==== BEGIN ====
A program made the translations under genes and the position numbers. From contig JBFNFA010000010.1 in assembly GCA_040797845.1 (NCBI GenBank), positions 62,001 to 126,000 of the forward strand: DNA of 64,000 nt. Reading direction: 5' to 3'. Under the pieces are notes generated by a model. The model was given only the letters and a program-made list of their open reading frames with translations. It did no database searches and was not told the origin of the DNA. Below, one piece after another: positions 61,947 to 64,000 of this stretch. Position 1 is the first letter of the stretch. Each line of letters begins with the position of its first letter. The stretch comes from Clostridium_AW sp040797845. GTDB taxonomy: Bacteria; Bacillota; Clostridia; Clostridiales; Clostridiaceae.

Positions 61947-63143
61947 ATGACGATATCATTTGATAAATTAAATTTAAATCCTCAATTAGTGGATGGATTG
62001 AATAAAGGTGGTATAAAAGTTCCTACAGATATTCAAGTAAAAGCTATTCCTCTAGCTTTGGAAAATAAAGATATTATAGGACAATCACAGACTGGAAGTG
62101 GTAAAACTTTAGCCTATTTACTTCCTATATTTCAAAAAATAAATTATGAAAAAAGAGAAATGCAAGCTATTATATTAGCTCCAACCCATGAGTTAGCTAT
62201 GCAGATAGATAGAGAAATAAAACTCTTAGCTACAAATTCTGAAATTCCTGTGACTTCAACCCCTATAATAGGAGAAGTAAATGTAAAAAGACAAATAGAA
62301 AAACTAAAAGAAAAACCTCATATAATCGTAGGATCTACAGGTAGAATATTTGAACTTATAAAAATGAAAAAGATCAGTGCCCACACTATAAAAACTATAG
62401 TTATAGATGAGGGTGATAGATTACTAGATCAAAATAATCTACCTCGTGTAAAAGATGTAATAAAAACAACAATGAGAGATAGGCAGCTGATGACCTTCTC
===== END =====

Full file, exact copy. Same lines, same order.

A program made the translations under genes and the position numbers. From contig JBFNFA010000010.1 in assembly GCA_040797845.1 (NCBI GenBank), positions 62,001 to 126,000 of the forward strand: DNA of 64,000 nt. Reading direction: 5' to 3'. Under the pieces are notes generated by a model. The model was given only the letters and a program-made list of their open reading frames with translations. It did no database searches and was not told the origin of the DNA. Below, one piece after another: positions 61,947 to 64,000 of this stretch. Position 1 is the first letter of the stretch. Each line of letters begins with the position of its first letter. The stretch comes from Clostridium_AW sp040797845. GTDB taxonomy: Bacteria; Bacillota; Clostridia; Clostridiales; Clostridiaceae.

Positions 61947-63143
61947 ATGACGATATCATTTGATAAATTAAATTTAAATCCTCAATTAGTGGATGGATTG
62001 AATAAAGGTGGTATAAAAGTTCCTACAGATATTCAAGTAAAAGCTATTCCTCTAGCTTTGGAAAATAAAGATATTATAGGACAATCACAGACTGGAAGTG
62101 GTAAAACTTTAGCCTATTTACTTCCTATATTTCAAAAAATAAATTATGAAAAAAGAGAAATGCAAGCTATTATATTAGCTCCAACCCATGAGTTAGCTAT
62201 GCAGATAGATAGAGAAATAAAACTCTTAGCTACAAATTCTGAAATTCCTGTGACTTCAACCCCTATAATAGGAGAAGTAAATGTAAAAAGACAAATAGAA
62301 AAACTAAAAGAAAAACCTCATATAATCGTAGGATCTACAGGTAGAATATTTGAACTTATAAAAATGAAAAAGATCAGTGCCCACACTATAAAAACTATAG
62401 TTATAGATGAGGGTGATAGATTACTAGATCAAAATAATCTACCTCGTGTAAAAGATGTAATAAAAACAACAATGAGAGATAGGCAGCTGATGACCTTCTC